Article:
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  1. Homage to Catalonia

    by George Orwell
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    Readership: Eclectic

    In 1936 George Orwell travelled to Spain to report on the Civil War and instead joined the fight against the Fascists. This famous account describes the war and Orwell’s own experiences. Introduction by Lionel Trilling. … (Goodreads)

  2. The Road to Wigan Pier

    by George Orwell
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    Readership: Very niche

    A searing account of George Orwell’s experiences of working-class life in the bleak industrial heartlands of Yorkshire and Lancashire, The Road to Wigan Pier is a brilliant and bitter polemic that has lost none of its political impact over time. His graphically unforgettable descriptions of social injustice, slum housing, mining conditions, squalor, hunger and growing unemployment are written with unblinking honesty, fury and great humanity. … (Goodreads)

  3. The Communist Manifesto

    by Karl Marx
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    Readership: Somewhat known

    A rousing call to arms whose influence is still felt today Originally published on the eve of the 1848 European revolutions, The Communist Manifesto is a condensed and incisive account of the worldview Marx and Engels developed during their hectic intellectual and political collaboration. Formulating the principles of dialectical materialism, they believed that labor creates wealth, hence capitalism is exploitive and antithetical to freedom. This new edition includes an extensive introduction by Gareth Stedman Jones, Britain's leading expert on Marx and Marxism, providing a complete course for students of The Communist Manifesto, and demonstrating not only the historical importance of … (Goodreads)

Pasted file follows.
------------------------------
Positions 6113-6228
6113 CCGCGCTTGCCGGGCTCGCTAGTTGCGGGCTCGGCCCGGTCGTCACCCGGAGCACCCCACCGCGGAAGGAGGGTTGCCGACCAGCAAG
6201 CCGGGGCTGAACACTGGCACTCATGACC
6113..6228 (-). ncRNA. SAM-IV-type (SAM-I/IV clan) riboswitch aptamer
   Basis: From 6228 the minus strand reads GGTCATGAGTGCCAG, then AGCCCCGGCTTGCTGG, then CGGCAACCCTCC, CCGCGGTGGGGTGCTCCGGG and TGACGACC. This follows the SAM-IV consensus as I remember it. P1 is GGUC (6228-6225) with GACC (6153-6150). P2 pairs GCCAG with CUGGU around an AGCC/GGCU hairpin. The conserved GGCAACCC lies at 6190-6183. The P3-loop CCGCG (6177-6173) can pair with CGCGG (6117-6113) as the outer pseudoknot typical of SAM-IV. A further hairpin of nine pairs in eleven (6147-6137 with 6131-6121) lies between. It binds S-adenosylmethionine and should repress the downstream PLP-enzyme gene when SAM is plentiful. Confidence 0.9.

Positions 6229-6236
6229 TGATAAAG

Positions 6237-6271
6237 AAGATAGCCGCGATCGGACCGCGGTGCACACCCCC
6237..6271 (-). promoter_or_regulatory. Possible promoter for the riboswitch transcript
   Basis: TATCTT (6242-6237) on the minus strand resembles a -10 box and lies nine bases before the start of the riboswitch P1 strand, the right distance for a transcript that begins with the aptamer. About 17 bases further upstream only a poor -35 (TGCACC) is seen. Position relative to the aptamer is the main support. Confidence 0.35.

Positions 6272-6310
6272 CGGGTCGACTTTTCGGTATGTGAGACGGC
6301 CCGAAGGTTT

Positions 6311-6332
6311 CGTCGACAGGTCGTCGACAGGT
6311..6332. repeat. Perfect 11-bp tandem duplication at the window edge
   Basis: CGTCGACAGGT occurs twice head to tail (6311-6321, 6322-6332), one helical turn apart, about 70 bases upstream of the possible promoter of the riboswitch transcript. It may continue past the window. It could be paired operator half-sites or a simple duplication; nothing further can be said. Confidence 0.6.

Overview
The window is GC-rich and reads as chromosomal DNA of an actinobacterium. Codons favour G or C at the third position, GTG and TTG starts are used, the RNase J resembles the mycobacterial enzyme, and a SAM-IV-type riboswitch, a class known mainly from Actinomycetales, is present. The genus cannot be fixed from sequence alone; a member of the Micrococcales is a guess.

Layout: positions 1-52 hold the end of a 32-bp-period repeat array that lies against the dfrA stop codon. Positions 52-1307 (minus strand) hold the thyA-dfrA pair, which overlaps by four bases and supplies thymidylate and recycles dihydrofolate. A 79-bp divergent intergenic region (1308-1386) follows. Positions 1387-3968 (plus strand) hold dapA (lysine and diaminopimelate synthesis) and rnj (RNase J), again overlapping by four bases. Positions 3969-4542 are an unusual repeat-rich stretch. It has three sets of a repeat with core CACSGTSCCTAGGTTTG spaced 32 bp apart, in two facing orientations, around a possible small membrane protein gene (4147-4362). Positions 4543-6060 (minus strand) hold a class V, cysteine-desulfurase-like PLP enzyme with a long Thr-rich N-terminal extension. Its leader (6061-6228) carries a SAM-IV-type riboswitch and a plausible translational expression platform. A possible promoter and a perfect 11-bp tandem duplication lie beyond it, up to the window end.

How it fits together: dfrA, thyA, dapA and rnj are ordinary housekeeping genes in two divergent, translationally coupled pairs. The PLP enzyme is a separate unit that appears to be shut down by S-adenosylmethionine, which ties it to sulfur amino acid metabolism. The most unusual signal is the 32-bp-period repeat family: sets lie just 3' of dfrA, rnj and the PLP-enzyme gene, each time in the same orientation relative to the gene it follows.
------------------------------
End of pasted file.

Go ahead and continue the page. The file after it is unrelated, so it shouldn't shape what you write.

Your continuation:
4. Why I Write

    by George Orwell
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    Readership: Very niche

    Whether puncturing the lies of politicians, wittily dissecting the English character or telling unpalatable truths about war, Orwell's timeless, uncompromising essays are more relevant, entertaining and essential than ever in today's era of spin. Contents: "Why I Write", first published 1946 "The Lion and the Unicorn", first published 1940 "A Hanging", first published 1931 "Politics and the English Language", first published 1946 … (Goodreads)

  5. The Autobiography of Malcolm X

    by Malcolm X
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    Readership: Fairly popular

    Alternate cover for ISBN 9780345350688 Through a life of passion and struggle, Malcolm X became one of the most influential figures of the 20th Century. In this riveting account, he tells of his journey from a prison cell to Mecca, describing his transition from hoodlum to Muslim minister. Here, the man who called himself "the angriest Black man in America" relates how his conversion to true Islam helped him confront his rage and recognize the brotherhood of all mankind. An established classic of modern America, "The Autobiography of Malcolm X" was hailed by the New York Times as "Extraordinary. A … (Goodreads)

  6. A People's History of the United States

    by Howard Zinn
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    Readership: Somewhat known